Can China, US strike a new deal on blind dissident? (+video)
Chen Guangcheng, a blind Chinese activist, has upended an earlier agreement between China and the US, disrupting a visit to Beijing by Hillary Clinton.
As blind legal activist Chen Guangcheng spent a second day in the hospital here Thursday pondering his future, doubts arose whether he would be able to back out of a deal that he and US diplomats struck with the Chinese government for him to stay in China.Skip to next paragraph
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Mr. Chen continued to tell foreign reporters that he had changed his mind about the agreement, fearing for his safety, and that he now wants to go to the United States with his wife and children.
A US official was quoted as saying that Washington stood ready to help Chen whatever he decided to do, but stopped short of pledging an offer of political asylum for the human rights advocate and his family.
A Chinese Foreign Ministry spokesman refused to say how Beijing would respond to any US overture to renegotiate the deal, reached after several days of intense talks, allowing Chen to live peacefully and study in China, as he had originally said he wanted to do.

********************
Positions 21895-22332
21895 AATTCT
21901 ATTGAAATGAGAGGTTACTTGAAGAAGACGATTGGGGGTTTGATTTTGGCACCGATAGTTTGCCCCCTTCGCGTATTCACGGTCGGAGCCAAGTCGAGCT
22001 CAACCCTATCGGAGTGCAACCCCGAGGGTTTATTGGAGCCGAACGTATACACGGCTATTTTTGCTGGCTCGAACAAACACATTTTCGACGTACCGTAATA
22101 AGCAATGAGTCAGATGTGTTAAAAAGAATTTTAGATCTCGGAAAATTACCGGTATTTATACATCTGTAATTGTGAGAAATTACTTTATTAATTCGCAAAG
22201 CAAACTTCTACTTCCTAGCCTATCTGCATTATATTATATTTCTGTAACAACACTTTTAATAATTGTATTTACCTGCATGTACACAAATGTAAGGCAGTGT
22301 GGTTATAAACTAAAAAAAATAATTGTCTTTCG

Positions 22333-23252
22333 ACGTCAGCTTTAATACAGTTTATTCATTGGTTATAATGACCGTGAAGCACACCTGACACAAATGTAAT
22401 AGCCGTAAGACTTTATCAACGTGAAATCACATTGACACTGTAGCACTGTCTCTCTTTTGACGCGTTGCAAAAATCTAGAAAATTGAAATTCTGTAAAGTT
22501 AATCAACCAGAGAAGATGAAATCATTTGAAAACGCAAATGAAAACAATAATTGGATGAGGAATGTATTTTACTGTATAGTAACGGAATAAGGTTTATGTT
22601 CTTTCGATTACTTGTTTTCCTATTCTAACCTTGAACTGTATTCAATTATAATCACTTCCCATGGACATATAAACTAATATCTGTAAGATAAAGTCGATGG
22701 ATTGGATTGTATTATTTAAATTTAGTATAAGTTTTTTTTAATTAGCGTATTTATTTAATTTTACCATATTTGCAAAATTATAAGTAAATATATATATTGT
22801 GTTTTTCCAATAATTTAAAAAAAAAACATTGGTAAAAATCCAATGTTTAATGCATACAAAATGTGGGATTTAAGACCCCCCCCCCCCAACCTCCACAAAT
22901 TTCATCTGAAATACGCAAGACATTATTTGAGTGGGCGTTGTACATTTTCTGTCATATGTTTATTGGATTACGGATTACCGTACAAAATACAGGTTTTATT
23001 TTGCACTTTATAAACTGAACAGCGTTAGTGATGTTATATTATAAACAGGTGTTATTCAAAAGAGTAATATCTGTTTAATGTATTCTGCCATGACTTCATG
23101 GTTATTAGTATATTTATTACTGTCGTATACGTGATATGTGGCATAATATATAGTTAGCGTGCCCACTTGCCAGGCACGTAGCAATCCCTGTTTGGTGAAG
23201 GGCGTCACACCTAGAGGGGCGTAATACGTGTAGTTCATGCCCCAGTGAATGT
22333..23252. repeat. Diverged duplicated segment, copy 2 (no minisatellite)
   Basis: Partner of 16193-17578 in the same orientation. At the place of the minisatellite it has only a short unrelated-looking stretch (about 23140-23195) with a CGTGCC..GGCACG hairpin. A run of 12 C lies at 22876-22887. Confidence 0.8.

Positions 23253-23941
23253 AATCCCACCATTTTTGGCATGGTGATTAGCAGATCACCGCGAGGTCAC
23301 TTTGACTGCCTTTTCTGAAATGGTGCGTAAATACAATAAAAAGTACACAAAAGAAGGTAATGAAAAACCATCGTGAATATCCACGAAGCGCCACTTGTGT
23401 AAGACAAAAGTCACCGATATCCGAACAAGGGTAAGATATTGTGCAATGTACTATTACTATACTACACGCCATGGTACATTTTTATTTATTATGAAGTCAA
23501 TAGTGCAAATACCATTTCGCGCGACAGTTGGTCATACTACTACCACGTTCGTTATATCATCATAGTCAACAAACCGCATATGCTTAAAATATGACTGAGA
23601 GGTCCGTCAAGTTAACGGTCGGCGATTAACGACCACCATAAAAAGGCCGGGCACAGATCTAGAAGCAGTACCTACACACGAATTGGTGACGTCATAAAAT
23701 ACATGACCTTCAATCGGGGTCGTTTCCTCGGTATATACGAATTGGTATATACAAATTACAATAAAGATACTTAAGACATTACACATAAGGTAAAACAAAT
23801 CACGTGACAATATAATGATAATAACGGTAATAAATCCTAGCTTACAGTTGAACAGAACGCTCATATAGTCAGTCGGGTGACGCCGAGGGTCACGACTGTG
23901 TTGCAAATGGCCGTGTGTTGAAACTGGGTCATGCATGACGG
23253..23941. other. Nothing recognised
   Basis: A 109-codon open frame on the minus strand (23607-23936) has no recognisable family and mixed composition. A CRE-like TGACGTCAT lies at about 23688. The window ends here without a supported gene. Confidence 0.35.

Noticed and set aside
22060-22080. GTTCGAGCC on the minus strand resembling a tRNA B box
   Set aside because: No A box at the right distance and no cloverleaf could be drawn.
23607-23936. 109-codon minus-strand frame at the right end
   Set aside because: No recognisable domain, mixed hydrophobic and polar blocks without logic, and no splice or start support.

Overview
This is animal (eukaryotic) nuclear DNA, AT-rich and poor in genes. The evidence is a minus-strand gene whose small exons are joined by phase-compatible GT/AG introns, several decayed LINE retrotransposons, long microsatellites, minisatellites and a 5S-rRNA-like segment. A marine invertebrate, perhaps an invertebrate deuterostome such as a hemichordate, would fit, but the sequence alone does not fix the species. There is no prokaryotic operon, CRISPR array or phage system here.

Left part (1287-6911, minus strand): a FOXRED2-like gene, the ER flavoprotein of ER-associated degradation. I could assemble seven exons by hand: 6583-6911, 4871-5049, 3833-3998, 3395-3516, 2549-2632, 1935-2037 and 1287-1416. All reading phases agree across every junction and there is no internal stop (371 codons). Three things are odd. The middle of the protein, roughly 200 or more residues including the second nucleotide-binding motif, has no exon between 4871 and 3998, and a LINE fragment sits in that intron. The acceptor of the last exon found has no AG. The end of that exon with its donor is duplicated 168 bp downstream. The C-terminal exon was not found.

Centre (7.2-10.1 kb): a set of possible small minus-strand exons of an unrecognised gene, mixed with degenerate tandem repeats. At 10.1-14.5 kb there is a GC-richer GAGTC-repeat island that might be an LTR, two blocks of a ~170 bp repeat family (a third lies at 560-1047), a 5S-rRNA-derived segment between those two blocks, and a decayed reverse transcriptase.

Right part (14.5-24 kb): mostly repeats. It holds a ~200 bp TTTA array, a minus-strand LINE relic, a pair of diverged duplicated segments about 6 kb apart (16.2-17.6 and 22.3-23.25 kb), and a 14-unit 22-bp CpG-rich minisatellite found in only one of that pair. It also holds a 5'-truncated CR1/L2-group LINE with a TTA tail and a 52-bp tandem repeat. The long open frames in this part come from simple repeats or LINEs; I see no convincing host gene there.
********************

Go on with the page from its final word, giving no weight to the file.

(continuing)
But Chinese experts were dubious; “I can’t say that it is totally impossible” that the Chinese authorities would allow Chen and his family to leave the country soon, says Shi Yinhong, head of the American Studies Center at Renmin University in Beijing and an occasional adviser to the Chinese government. “But I don’t think it is very likely.”
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Because Chinese negotiators worked with their American counterparts, not with Chen himself while he was in the US embassy, where he had sought refuge after escaping house arrest a few days earlier, “they won’t pay much attention to what he says,” believes Professor Shi. “In international relations, changing this kind of agreement is ridiculous.”
Who's at the hospital?
US officials spent the day at the Beijing hospital where Chen is undergoing medical tests, but had been unable to see him, according to a senior official.
Chen told the BBC by telephone he believed Chinese security men were denying embassy representatives access to him. State Department spokeswoman Victoria Nuland told reporters that US officials had spoken to Chen twice by phone on Thursday and with his wife, and that “they as a family have had a change of heart about whether they want to stay in China.”
“We are continuing to try to ascertain and work with him on what he wants to do,” the senior official said, while Assistant Secretary of State Kurt Campbell, who helped negotiate the original deal, talked with Chinese officials Thursday.